Not sure if you’ve heard about him, but this Mike Trout fellow is pretty dang good.
The 20-year-old was in the middle of everything again last night, going 2-for-4 with a triple and three RBI in a 4-2 win over the AL West leading Rangers.
Trout got the Angels on the board in the bottom of the sixth inning with an RBI triple and then scored the tying run on a single by Albert Pujols. After making an excellent running catch to end a scoring threat in the top of the seventh, Trout put the Angels in front by dumping a two-run single in center field.
Jerome Williams did his part by allowing two runs over seven innings while Scott Downs and Ernesto Frieri each pitched a scoreless inning of relief to lock down the victory.
The Angels have nine wins in their last 11 games and now sit at 27-26 on the season, just 4 1/2 games behind the Rangers. Of course, Trout has been a big part of their recent resurgence, hitting .309/.370/.537 with five home runs, seven doubles, three triples, 19 RBI, eight stolen bases and a .906 OPS in 31 games since being called up from the minors in late April.
Your Friday box scores:
Marlins 4, Phillies 6
Yankees 9, Tigers 4
Twins 1, Indians 7
Cardinals 0, Mets 8
Red Sox 7, Blue Jays 2
Reds 4, Astros 1
Orioles 0, Rays 5
Pirates 8, Brewers 2
Mariners 4, White Sox 7
Dodgers 3, Rockies 13
Athletics 0, Royals 2
Diamondbacks 1, Padres 7
Cubs 3, Giants 4
Braves/Nationals – PPD
MASN’s Roch Kubatko is reporting that the Orioles have “some level” of interest in free agent outfielder Denard Span. The Nationals did not make a $15.8 million qualifying offer to Span, which means he doesn’t come attached with draft pick compensation unlike other free agents such as Alex Gordon and Dexter Fowler.
Span, who turns 32 in February, hit a solid .301/.365/.431 with five home runs, 22 RBI, 38 runs scored, and 11 stolen bases, but took only 275 plate appearances due to back and hip injuries. He underwent season-ending hip surgery in September but is expected to be ready to participate in spring training.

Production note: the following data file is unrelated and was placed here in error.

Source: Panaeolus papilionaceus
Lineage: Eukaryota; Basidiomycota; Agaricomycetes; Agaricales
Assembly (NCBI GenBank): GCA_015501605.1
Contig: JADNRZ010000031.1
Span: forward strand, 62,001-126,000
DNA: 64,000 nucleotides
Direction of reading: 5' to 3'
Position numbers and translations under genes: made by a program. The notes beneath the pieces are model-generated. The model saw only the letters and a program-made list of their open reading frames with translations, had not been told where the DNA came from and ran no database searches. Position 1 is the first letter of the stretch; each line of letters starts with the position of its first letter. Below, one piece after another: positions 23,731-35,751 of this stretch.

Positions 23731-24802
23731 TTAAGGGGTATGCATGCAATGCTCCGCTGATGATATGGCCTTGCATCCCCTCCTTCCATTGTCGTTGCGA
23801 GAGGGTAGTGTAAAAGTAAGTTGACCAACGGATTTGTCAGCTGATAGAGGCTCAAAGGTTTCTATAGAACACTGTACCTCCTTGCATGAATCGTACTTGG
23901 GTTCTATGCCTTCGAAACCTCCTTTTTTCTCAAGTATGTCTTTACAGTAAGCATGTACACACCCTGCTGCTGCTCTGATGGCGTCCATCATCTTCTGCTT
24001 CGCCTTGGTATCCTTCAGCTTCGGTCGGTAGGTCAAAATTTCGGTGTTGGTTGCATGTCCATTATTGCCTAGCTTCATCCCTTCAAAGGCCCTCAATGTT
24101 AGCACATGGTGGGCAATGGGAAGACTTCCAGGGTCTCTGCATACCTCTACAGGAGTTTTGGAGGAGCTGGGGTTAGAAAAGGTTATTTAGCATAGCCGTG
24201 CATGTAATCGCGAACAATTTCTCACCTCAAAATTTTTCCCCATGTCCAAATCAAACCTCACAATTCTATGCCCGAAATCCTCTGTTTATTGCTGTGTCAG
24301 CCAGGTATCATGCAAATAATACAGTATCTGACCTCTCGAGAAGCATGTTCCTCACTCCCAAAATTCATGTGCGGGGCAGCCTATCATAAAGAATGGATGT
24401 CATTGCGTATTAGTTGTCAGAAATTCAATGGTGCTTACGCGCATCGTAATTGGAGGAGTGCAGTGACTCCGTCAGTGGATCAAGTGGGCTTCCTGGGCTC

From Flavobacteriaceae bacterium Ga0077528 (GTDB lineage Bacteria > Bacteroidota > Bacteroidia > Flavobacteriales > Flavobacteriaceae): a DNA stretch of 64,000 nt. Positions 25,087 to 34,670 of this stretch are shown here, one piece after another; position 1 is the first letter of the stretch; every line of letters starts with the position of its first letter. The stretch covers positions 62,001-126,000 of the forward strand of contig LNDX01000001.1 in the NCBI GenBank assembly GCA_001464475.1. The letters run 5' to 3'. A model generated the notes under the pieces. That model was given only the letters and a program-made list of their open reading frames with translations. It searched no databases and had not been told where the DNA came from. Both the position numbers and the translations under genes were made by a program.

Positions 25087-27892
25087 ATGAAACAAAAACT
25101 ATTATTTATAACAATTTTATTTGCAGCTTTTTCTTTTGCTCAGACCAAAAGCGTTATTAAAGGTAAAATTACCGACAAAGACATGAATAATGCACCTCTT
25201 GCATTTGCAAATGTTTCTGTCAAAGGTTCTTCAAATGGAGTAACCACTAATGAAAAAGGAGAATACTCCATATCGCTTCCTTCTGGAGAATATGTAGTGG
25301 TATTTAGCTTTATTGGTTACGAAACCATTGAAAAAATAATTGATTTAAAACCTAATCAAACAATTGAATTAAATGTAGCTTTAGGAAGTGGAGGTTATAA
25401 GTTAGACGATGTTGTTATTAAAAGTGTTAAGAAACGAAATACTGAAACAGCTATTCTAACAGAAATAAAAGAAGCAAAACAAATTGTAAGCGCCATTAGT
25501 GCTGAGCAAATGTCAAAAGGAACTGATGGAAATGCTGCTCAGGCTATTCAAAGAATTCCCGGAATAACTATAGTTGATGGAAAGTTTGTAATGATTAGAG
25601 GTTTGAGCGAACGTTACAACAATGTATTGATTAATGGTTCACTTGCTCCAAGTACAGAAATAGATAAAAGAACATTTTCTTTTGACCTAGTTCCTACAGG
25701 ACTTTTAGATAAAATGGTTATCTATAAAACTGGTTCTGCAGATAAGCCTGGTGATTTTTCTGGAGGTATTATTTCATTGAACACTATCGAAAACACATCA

The Mets and Royals have also reportedly shown interest in Span’s services.
ESPN’s Jerry Crasnick reports that the Blue Jays are on the prowl for relievers with closing experience. Ryan Madson is one of the names on their list.
Madson, 35, had a career rebirth with the Royals in 2015. He signed a minor league deal with the club that paid him a salary of $850,000 if he made it back to the majors. Due to a plethora of arm injuries, Madson hadn’t pitched in the majors since Game 5 of the 2011 NLDS against the Cardinals as a member of the Phillies. For the Royals, he wound up becoming a crucial member of the bullpen, finishing with a 2.13 ERA and a 58/14 K/BB ratio over 63 1/3 innings.
While Madson allowed five runs in 8 1/3 post-season innings, he pitched well when it mattered most, as he hurled three scoreless frames in three appearances in the World Series against the Mets.
Madson has closing experience, with 55 career saves. 32 of them came in 2011 when he took over the closer’s role from Brad Lidge.
After signing Marco Estrada and J.A. Happ, and trading for Jesse Chavez, the Jays have bolstered their rotation but it was reported on Saturday that interim GM Tony LaCava is still focused on upgrading the pitching staff.
ESPN’s Buster Olney reports that free agent pitcher Trevor Cahill is looking for a one-year, bounce-back deal. The Pirates are one of the potential teams he is considering.
It’s no surprise that the Pirates are on Cahill’s list. Pirates pitching coach Ray Searage has garnered a reputation as a miracle worker after turning around the careers of a handful of pitchers, including Edinson Volquez, Francisco Liriano, and J.A. Happ. Volquez parlayed a one-year, $5 million deal with the Pirates into a two-year, $20 million deal with the Royals last December. Liriano signed with the Pirates on a one-year, $1 million contract and turned that into a three-year, $39 million deal. Happ, dealt to the Pirates from the Mariners at the most recent trade deadline, just signed a three-year, $39 million contract with the Blue Jays.
Cahill, once a highly-regarded pitching prospect, has scuffled over parts of seven seasons in the majors. The 27-year-old owns a career 4.13 ERA with a 754/427 K/BB ratio in 1,083 2/3 innings. Cahill had some brief success after signing with the Cubs as a free agent in mid-August, compiling a 2.12 ERA in 11 appearances out of the bullpen.
Jon Heyman of CBS Sports reports that the Blue Jays have narrowed their search for a new general manager down to two candidates: current interim GM Tony LaCava, and Indians vice president of player personnel Ross Atkins. Former Jays GM Alex Anthopoulos resigned last month.
LaCava was promoted to interim GM on November 2 and has already made a handful of moves along with new president Mark Shapiro. The club acquired Jesse Chavez in a trade and signed pitchers Marco Estrada and J.A. Happ to multi-year deals.
Atkins worked under Shapiro in the Indians organization for 15 seasons, so it is no surprise that he is a finalist for the open GM position.